What is a Quality Plan?
A quality plan is a document, or several documents, that together specify quality standards, practices, resources, specifications, and the sequence of activities relevant to a particular product, service, project, or contract. Quality plans should define:
- Objectives to be attained (for example, characteristics or specifications, uniformity, effectiveness, aesthetics, cycle time, cost, natural resources, utilization, yield, dependability, and so on)
- Steps in the processes that constitute the operating practice or procedures of the organization
- Allocation of responsibilities, authority, and resources during the different phases of the process or project
- Specific documented standards, practices, procedures, and instructions to be applied
- Suitable testing, inspection, examination, and audit programs at appropriate stages
- A documented procedure for changes and modifications to a quality plan as a process is improved
- A method for measuring the achievement of the quality objectives
- Other actions necessary to meet the objectives
At the highest level, quality goals and plans should be integrated with overall strategic plans of the organization. As organizational objectives and plans are deployed throughout the organization, each function fashions its own best way for contributing to the top-level goals and objectives.
At lower levels, the quality plan assumes the role of an actionable plan. Such plans may take many different forms depending on the outcome they are to produce. Quality plans may also be represented by more than one type of document to produce a given outcome.
Quality Plan Example
An example of a quality plan is a manufacturing company that machines metal parts. Its quality plan consists of applicable procedures (describing the production process and responsibilities), applicable workmanship standards, the measurement tolerances acceptable, the description of the material standards, and so forth. These may all be separate documents.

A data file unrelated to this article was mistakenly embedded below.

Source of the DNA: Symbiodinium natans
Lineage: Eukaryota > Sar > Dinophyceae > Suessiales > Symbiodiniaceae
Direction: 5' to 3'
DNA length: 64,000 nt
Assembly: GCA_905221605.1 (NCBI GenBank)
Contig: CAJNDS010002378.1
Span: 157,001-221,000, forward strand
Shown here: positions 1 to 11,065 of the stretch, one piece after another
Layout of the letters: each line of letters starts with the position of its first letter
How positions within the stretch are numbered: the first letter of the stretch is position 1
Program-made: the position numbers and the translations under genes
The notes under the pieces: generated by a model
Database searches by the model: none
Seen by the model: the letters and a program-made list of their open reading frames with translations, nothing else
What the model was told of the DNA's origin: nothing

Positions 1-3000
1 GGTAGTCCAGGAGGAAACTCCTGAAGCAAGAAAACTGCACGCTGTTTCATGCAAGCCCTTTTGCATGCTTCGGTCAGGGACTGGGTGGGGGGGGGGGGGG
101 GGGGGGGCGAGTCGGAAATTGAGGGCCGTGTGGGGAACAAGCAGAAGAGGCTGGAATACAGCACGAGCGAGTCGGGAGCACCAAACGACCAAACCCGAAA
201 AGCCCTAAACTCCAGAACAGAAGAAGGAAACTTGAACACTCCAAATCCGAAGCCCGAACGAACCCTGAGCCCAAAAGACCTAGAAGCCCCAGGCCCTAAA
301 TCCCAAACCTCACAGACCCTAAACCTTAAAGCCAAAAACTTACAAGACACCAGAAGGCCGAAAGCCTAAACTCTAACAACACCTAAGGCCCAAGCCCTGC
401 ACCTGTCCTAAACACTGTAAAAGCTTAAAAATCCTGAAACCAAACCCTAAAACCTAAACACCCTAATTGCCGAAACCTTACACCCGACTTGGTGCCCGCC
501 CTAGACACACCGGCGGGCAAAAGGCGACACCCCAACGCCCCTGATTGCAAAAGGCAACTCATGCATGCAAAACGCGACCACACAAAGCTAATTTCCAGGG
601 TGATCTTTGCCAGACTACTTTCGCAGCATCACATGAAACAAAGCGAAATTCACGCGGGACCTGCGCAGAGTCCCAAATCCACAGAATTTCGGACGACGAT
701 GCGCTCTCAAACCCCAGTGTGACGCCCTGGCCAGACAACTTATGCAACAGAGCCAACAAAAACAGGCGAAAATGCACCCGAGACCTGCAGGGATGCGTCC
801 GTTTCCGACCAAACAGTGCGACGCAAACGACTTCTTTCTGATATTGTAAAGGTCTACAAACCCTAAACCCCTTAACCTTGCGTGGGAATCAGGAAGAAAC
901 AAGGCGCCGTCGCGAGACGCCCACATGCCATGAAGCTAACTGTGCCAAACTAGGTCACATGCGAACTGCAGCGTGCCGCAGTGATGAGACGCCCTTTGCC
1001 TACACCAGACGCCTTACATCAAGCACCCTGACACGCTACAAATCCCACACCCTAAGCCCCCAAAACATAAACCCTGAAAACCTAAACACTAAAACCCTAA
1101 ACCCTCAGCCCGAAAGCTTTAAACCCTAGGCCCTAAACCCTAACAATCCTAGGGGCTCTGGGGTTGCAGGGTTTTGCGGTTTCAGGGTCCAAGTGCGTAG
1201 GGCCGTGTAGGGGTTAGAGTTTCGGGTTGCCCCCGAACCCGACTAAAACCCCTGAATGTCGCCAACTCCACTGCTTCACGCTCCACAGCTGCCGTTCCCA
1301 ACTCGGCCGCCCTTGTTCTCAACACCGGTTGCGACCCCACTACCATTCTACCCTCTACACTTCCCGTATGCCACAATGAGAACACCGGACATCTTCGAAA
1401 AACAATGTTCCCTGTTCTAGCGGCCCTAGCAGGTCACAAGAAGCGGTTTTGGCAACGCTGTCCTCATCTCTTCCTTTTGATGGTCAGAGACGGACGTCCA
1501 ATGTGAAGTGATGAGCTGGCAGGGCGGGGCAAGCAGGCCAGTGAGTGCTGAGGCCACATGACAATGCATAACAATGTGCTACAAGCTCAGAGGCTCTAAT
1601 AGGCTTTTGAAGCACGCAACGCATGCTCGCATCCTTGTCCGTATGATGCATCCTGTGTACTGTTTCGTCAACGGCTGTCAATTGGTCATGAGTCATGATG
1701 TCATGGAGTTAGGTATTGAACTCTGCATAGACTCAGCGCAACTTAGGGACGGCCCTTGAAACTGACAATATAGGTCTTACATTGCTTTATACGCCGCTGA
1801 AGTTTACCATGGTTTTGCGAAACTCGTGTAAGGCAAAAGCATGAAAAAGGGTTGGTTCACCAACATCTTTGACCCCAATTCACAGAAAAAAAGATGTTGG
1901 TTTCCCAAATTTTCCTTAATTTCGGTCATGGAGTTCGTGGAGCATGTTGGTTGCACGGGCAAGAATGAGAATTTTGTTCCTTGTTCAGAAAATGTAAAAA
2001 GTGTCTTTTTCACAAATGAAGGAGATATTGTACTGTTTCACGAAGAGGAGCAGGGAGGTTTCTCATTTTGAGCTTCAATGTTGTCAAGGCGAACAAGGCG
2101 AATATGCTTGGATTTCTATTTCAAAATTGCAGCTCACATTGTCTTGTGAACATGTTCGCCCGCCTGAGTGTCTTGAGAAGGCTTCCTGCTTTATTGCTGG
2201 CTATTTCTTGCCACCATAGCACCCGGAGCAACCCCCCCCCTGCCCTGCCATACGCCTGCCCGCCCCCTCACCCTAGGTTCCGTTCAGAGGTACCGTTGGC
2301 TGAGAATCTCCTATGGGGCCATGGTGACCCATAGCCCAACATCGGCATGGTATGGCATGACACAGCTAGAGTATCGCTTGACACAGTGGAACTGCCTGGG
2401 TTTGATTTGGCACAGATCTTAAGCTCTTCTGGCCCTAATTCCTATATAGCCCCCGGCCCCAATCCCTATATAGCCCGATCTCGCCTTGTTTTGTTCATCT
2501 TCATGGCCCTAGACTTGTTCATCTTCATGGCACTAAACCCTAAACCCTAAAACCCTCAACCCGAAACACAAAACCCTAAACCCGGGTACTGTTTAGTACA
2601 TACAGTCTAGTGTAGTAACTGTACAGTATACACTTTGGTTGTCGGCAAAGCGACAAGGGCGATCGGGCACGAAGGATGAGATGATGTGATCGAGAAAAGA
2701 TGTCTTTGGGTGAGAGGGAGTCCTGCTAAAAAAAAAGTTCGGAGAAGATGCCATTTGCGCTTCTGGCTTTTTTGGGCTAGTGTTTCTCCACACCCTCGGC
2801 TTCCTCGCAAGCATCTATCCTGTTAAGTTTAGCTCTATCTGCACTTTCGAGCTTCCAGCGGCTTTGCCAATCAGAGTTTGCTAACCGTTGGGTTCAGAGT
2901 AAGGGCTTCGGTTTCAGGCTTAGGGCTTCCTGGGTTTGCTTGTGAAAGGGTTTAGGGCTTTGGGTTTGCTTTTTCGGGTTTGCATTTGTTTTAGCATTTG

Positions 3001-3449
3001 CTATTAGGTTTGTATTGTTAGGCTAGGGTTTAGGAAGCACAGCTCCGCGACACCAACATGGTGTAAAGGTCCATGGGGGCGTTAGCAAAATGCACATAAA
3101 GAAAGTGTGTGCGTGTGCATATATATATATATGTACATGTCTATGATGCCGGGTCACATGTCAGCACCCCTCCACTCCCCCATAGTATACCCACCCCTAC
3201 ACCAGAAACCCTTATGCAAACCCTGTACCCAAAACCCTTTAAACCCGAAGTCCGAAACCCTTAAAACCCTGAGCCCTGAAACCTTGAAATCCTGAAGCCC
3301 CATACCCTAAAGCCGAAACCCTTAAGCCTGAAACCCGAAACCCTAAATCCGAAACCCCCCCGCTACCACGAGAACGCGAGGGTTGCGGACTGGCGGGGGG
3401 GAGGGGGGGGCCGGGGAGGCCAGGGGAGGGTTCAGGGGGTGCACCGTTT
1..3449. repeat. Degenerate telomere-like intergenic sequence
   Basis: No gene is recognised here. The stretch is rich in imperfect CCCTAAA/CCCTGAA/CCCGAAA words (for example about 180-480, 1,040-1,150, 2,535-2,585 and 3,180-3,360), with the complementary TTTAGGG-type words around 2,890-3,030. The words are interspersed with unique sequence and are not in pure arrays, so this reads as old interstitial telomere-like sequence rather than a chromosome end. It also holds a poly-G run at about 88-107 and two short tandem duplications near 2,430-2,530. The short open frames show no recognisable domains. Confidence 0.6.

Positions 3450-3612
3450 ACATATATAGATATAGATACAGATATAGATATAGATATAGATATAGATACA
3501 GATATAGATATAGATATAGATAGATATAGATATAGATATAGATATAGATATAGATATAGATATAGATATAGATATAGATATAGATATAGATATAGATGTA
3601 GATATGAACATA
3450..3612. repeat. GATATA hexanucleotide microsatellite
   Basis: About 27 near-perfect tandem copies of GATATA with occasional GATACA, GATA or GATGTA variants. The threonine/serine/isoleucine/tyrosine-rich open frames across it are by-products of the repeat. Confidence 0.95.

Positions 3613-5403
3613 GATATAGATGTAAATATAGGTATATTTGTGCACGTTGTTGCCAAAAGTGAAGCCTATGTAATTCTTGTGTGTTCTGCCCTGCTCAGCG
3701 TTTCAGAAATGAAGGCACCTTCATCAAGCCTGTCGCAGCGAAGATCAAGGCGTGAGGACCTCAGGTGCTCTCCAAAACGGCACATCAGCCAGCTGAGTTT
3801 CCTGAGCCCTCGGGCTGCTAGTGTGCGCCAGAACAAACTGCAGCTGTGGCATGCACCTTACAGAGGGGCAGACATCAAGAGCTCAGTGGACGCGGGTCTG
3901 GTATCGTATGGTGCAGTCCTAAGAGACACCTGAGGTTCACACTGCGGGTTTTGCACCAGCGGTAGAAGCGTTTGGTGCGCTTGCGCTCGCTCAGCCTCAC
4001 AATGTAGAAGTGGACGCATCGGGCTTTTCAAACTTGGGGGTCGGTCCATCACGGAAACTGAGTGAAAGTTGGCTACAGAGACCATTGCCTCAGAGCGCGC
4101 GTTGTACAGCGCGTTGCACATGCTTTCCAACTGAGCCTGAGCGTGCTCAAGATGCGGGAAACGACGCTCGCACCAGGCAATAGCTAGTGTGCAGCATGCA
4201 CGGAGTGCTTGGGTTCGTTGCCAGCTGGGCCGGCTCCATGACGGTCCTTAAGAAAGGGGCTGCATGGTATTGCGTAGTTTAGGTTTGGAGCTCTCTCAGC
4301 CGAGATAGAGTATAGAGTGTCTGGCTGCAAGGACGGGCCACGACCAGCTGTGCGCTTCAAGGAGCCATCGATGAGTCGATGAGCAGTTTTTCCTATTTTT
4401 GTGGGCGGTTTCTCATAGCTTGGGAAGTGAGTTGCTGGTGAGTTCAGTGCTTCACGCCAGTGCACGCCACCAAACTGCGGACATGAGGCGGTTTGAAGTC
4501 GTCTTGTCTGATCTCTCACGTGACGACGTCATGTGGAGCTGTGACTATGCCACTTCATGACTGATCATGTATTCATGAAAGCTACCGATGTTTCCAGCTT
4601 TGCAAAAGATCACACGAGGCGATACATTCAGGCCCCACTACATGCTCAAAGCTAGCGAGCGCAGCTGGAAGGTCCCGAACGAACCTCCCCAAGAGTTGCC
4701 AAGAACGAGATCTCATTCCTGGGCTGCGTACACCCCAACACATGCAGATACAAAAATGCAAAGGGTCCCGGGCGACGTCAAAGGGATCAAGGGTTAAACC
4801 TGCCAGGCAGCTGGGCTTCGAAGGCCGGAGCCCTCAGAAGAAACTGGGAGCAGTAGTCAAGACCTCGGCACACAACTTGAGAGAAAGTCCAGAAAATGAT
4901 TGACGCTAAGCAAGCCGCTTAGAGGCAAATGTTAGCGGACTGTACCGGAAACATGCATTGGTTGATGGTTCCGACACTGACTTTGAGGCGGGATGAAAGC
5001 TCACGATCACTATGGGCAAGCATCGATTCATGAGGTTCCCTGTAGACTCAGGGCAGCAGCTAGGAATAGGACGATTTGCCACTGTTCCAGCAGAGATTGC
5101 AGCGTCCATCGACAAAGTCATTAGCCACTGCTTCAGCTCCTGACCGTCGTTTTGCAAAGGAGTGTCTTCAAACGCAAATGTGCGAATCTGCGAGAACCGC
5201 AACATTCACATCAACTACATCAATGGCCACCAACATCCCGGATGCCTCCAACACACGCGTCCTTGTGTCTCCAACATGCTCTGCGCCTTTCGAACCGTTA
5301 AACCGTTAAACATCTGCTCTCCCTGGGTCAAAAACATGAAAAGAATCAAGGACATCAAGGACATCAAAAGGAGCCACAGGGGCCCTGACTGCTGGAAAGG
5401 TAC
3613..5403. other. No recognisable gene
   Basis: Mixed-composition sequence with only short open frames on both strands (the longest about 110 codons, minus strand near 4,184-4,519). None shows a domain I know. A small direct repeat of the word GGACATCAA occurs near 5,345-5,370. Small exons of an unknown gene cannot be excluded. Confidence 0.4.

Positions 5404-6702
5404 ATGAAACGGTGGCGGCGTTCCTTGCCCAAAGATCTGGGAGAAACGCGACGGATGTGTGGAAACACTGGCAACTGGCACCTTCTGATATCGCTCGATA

More variable information that pertains to a particular customer may be spelled out on individual work orders (sometimes called travelers). Work orders specify the machine setups and tolerances, operations to be performed, tests, inspections, handling, storing, packaging, and delivery steps to be followed.
An operating-level quality plan translates the customer requirements (the what) into actions required to produce the desired outcome (the how) and couples this with applicable procedures, standards, practices, and protocols to specify precisely what is needed, who will do it, and how it will be done. A quality control plan may specify product tolerances, testing parameters, and acceptance criteria. While the terminology may differ, the basic approach is similar for service and other types of organizations.
How to Write a Quality Plan
Quality assurance or quality control plans evaluate and/or modify an organization’s procedures to help ensure they provide the desired results. Quality control plans are often viewed as a set of instructions or that should be followed. They document the planning, implementation, and assessment procedures for a project, as well as any QA or QC activities.
Some areas may be more detailed than others, based on the project, process, or organization’s needs. It is important to note that each plan is unique based on the organization’s needs. However, quality control plans should always have a structure that permits improvements to the plan. This allows employees to offer input on how to improve efficiency and quality. In addition, the plan should be reviewed by others periodically, including stakeholders, to ensure the plan is comprehensive.